Future Present: Ethics And/As Science Fiction

Future Present: Ethics And/As Science Fiction

Future Present: Ethics And/As Science Fiction

Future Present: Ethics And/As Science Fiction


To prepare for the Other: this is the mission of ethics. Future Present: Ethics and/as Science Fiction fuses contemporary philosophy from Heidegger, Derrida, Levinas, and others with cultural texts preoccupied with the future arrival of an Other: science fiction. We peer through the lens of science fiction with the help of H. G. Wells, Wait Disney, Star Trek, David Cronenberg, Philip K. Dick, and many others, in search of a theory of ethics that leaves open the possibility of the Other and encourages empathy, which is necessary for survival in our multicultural world.


My friends, we are all interested in the future, for that is where
you and I are going to spend the rest of our lives.


We have indeed always been interested in the future. where are we going? What will be awaiting us when we arrive? Notice the plural pronoun: we. You and I. As an individual, I certainly anticipate the future. But my culture anticipates as well. As Jeremy Rifkin points out, most cultures create an ideal future that incorporates “the dreams and visions, hopes and aspirations, of the collectivity” (145). Plato's Republic, Hegel's Absolute Spirit, H. G. Wells's Eloi, Hitler's Fatherland, Star Trek's Federation. For better or worse, we continually create future worlds where the crises of the present are explored and even solved. We live in the present, but if you and I are going to spend the rest of our lives together, then we probably should figure out how the future works.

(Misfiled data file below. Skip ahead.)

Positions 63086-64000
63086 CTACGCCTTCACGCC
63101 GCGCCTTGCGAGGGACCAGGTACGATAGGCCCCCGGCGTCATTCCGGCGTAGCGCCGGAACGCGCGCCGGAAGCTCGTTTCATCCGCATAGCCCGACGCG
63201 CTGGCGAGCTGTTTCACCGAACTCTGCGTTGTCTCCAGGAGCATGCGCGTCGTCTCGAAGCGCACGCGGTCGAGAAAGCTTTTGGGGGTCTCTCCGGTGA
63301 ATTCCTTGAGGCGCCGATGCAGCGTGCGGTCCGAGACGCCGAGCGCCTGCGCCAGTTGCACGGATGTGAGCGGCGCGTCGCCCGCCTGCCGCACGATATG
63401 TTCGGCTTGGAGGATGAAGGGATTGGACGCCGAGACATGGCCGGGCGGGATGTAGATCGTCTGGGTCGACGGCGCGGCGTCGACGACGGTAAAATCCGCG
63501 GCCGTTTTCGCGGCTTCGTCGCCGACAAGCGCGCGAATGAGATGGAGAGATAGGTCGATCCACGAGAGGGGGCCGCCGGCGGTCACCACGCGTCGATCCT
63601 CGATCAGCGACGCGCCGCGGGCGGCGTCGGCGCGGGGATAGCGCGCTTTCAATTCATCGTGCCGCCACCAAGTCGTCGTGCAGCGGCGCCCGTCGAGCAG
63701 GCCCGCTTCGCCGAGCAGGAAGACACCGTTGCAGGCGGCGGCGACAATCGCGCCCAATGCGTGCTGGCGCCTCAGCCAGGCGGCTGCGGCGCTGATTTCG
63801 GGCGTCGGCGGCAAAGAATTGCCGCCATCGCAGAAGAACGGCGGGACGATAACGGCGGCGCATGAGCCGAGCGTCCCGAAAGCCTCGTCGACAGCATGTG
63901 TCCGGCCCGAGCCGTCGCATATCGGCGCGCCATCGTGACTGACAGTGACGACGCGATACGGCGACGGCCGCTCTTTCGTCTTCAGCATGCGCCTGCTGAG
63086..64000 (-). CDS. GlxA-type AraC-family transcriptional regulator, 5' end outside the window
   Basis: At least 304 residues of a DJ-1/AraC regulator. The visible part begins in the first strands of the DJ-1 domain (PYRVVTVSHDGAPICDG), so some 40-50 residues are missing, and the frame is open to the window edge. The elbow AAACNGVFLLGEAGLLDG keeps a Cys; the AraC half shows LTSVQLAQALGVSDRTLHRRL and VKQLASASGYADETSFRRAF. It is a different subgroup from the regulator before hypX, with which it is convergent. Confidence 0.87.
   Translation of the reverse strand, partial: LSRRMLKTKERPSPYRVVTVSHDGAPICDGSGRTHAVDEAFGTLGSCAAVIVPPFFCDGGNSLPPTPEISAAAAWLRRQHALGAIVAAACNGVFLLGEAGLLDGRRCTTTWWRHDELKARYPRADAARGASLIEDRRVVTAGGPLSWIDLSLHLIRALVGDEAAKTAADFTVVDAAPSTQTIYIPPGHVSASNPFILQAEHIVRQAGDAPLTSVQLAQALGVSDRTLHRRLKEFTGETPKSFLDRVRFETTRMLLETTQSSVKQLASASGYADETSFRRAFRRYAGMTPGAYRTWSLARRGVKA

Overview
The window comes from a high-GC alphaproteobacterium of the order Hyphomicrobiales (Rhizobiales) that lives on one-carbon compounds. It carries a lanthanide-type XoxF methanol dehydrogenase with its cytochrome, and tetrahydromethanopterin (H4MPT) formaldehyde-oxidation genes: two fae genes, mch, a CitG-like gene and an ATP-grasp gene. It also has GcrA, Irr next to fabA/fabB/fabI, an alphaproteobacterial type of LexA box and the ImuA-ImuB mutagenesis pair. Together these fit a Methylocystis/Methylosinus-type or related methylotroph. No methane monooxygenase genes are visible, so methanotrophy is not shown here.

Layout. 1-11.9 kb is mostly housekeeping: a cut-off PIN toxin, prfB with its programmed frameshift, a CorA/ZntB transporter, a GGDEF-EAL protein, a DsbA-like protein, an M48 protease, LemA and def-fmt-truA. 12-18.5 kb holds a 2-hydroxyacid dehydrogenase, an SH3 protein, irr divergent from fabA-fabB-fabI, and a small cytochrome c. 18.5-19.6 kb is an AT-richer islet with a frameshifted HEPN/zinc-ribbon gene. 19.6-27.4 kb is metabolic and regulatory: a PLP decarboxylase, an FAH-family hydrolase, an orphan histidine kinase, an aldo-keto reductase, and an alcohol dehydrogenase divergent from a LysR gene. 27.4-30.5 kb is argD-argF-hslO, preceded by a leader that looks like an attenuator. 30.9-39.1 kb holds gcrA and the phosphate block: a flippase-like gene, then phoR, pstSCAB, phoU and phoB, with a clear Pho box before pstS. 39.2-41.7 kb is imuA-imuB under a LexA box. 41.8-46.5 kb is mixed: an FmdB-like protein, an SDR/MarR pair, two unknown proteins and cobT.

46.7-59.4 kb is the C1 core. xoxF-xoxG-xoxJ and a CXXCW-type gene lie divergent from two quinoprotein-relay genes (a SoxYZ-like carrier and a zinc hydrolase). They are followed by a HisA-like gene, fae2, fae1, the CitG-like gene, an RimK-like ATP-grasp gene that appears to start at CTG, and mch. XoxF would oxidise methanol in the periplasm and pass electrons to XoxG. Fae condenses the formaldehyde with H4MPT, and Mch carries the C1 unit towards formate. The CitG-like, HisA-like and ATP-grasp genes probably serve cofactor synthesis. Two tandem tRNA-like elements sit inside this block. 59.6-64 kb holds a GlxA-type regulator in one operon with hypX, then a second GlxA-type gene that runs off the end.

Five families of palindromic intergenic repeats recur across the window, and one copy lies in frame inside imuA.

So where is the future? We usually expect an answer from science. After all, we assume science tells us more about the real world, the real problems that we face, than does philosophy. But even science does not seem very sure anymore exactly what “time” is. Does it only go in one direction? How does it relate to space? Do objects really exist in the past and future? Science fiction writers speculate on this sort of thing all the time, trying out the sundry possibilities of twentieth-century physics, those strange creatures known as “relativity,” “quantum mechanics,” “chaos theory.” They have become the new philosophers of our age, as Philip K. Dick once suggested: “I am a fictionalizing philosopher, not a novelist; my novel & story-writing ability is employed as a means to formulate my perception. the core of my writing is not art but truth” (In Pursuit, 161).

Truth? How can science fiction, of all things, be telling the truth? At first glance, science fiction would seem the most subjective of genres: not only does it account for events that do not happen (as fiction is supposed to do), but it deals particularly with events that have not yet not happened. Pure speculation. Perhaps this is why sci-

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